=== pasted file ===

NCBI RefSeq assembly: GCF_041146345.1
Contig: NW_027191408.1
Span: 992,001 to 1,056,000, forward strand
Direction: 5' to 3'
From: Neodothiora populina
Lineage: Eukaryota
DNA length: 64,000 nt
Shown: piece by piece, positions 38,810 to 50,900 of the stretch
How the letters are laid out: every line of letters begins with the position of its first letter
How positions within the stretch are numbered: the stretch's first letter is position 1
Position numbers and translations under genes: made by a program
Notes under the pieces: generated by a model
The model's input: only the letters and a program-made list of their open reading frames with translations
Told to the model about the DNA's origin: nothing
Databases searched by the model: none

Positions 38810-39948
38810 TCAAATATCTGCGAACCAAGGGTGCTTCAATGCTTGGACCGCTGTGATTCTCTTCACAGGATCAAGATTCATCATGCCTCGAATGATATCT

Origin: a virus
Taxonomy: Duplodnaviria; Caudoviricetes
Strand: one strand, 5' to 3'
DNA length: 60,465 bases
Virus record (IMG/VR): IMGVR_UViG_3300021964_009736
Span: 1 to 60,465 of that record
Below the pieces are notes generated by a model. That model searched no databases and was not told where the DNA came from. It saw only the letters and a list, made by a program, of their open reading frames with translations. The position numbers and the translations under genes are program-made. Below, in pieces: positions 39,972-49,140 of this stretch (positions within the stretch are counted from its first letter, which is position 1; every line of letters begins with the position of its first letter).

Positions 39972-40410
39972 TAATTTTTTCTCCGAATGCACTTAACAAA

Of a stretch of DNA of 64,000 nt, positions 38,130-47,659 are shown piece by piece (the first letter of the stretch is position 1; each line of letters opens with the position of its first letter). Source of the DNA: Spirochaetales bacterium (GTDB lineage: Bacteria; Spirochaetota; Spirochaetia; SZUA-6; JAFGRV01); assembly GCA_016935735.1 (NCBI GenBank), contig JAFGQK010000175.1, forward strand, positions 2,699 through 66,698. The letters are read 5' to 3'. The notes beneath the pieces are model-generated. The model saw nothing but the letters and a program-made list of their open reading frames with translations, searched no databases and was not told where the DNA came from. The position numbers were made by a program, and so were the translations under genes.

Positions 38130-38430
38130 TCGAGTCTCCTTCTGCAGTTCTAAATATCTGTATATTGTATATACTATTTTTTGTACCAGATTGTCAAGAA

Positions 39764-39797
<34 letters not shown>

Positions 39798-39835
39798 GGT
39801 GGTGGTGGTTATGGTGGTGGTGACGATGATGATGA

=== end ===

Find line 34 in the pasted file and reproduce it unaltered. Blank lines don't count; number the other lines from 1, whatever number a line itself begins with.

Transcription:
39801 GGTGGTGGTTATGGTGGTGGTGACGATGATGATGA